British assets gain, mid-cap stocks lead after Labour party election win

By Amanda Cooper and Alun John

LONDON (Reuters) -British domestic-focussed mid-cap stocks were the biggest gainers on Friday after the centre-left Labour Party surged to a comprehensive win in a parliamentary election with blue chip stocks, government bond prices and the pound higher.

Hopes that the incoming government will provide a period of economic stability after an often tumultuous 14 years of Conservative Party rule sent the FTSE 250 midcap index up as much as 1.8% in early trading to its highest since April 2022.

The blue chip FTSE 100 index was last up 0.2% and the yield on 10-year British government bonds or gilts, dropped 3 basis points to 4.17%, marginally better than other European markets.

Bond yields move inversely to prices.

Labour won a massive majority in the 650-seat parliament while Rishi Sunak’s Conservatives suffered the worst defeat in the party’s long history as voters punished them for a cost of living crisis, failing public services, and a series of scandals.

“A landslide victory provides the sort of clarity and stability that equity markets need in an increasingly volatile world,” said Ben Ritchie, head of developed market equities at abrdn.

“If the new government gets this right, businesses with significant exposure to the UK economy should be the likely winners – a shot in the arm in particular for companies in the FTSE 250 and FTSE Small Cap”.

British home builders stood out, with an index tracking their shares up 2.3%.

“We think the formation of a Labour-majority government will have a positive impact on housebuilders and construction materials,” said Aruna Karunathilake, portfolio manager at Fidelity.

“We expect Labour to reinstate housebuilding targets and perhaps also fund investment in local planning departments… That should alleviate builders’ concerns about planning bottlenecks impeding growth in the medium term.”

Analysts at Goldman Sachs said that while Labour’s manifesto policies imply relatively limited changes to fiscal policy they would modestly boost demand in the near term.

As a result, they raised their forecasts for British GDP growth by 0.1 percentage points in each of 2025 and 2026.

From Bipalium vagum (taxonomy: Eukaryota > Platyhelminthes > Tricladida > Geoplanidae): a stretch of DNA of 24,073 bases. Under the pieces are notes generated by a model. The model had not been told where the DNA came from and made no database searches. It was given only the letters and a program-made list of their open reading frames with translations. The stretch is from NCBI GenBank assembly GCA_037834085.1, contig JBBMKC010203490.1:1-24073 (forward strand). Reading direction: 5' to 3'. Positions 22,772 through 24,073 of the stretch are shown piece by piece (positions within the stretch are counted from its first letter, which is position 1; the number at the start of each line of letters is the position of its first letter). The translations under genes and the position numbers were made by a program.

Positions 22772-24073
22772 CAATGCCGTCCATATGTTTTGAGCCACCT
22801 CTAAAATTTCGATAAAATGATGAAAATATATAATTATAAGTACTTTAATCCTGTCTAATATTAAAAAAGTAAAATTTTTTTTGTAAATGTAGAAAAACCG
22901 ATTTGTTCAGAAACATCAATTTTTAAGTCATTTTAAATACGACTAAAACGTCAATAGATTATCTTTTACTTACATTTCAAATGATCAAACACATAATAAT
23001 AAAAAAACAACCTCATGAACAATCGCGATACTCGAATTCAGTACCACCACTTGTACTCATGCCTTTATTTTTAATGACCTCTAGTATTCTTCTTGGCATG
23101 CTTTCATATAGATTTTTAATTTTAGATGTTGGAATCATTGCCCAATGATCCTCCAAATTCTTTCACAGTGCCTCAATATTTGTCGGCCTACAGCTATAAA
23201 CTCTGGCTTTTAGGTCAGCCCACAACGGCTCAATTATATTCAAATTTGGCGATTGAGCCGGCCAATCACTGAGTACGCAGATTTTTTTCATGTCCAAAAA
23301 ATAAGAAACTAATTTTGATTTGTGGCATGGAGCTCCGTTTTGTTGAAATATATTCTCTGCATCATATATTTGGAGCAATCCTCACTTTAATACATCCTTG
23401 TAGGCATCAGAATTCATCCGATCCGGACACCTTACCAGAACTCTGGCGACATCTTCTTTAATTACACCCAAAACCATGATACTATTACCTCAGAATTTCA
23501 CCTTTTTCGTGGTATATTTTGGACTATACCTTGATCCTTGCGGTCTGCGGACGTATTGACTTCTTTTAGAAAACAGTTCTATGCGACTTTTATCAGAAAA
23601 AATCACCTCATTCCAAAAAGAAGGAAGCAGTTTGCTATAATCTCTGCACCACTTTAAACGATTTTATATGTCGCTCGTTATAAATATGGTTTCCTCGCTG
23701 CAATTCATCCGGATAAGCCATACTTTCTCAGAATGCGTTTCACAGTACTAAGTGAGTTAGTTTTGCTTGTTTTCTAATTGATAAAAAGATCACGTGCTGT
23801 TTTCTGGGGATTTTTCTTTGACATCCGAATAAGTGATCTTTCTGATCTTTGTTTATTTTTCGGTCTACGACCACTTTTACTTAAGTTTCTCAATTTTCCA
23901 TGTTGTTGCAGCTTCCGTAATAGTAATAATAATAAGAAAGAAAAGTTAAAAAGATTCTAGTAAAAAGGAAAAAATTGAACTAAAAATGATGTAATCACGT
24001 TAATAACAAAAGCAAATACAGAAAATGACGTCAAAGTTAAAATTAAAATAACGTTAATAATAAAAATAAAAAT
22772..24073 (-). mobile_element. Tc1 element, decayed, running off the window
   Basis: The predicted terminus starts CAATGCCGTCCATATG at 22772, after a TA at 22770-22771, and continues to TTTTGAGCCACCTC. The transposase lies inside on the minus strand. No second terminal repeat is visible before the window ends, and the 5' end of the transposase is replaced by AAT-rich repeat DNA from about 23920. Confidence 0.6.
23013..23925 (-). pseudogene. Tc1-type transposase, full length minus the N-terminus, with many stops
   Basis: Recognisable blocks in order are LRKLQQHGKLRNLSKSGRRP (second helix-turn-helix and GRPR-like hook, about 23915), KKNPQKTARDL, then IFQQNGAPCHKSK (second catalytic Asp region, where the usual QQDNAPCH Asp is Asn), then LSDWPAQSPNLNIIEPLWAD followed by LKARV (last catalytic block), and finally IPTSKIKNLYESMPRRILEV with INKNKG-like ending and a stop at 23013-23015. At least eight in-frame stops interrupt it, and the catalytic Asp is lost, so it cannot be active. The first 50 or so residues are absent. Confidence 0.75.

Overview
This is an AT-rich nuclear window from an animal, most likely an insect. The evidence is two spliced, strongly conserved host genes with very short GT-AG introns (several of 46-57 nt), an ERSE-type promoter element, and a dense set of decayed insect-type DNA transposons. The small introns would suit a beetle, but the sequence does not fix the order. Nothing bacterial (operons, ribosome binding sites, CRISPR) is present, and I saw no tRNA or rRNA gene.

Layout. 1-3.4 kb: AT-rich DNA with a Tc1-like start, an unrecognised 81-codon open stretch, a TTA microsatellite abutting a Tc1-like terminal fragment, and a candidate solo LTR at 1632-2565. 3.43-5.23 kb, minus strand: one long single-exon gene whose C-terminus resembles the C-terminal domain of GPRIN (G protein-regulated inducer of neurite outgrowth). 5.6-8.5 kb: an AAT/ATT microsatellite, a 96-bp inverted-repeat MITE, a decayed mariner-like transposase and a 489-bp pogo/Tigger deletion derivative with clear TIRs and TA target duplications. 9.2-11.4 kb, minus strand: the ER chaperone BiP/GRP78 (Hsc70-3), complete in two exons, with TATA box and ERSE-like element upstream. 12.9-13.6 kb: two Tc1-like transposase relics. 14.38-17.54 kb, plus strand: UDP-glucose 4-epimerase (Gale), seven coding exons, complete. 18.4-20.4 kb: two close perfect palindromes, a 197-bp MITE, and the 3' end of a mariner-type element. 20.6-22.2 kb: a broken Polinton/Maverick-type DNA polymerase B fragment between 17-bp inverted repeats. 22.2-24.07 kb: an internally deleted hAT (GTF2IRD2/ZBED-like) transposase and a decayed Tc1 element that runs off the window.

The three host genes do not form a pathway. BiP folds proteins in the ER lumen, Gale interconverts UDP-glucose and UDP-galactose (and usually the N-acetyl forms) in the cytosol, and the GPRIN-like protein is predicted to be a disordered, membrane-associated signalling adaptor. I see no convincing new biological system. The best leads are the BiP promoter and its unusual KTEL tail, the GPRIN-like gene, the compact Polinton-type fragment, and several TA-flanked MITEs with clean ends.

British government bonds, or gilts, will be in focus as the memory of the market chaos triggered by former prime minister Liz Truss’ “mini budget” of September 2022 is still relatively fresh in investors’ minds.

Truss lost her parliamentary seat in Thursday’s election.

Britain’s stretched finances will give any new government little leeway to increase spending, and so preserving investor trust while tackling numerous economic challenges will be paramount, though stability will help.

“I do think this (election result) is in itself a positive for the gilt market,” said James Lynch, fixed income manager at Aegon Asset Management.

“I think you’re taking away one of the sources of volatility which we have had for the gilt market over the last few years, which is political instability. And that now really has gone away for the next few years,” he said.

Relative economic stability in recent years has already been having an effect.

The premium that investors demand for the extra risk of holding gilts rather than top-rated German 10-year bonds has remained stable this year at around 160 basis points – far below the 230 basis points seen during a mini-budget crisis in 2022.

That premium was down 2 basis points at 159 basis points on Friday.

The focus for bond investors will turn to the Bank of England, which is widely expected to lower interest rates either in August or September.

Sterling was up nearly 0.13% against the dollar at $1.2775 and steady against the euro, which was at around 84.72 pence.

The British currency has been edging up since Sunak called the election in late May, earlier than anticipated. It is the strongest-performing major currency this year, up 0.3% against the dollar.

On a trade-weighted basis, the pound is now back where it was in 2016, at the time of the Brexit vote, reflecting a belief among traders and investors that a period of intense market volatility, driven by political and economic tumult under the Conservatives, may be drawing to a close.

(Reporting by Amanda Cooper and Alun John in London; Additional reporting by Dhara Ranasinghe and Naomi Rovnick and Harry Roberston; Editing by Matthew Lewis, Christopher Cushing, Jamie Freed, Andrew Heavens, Yoruk Bahceli, Gareth Jones and Tomasz Janowski)



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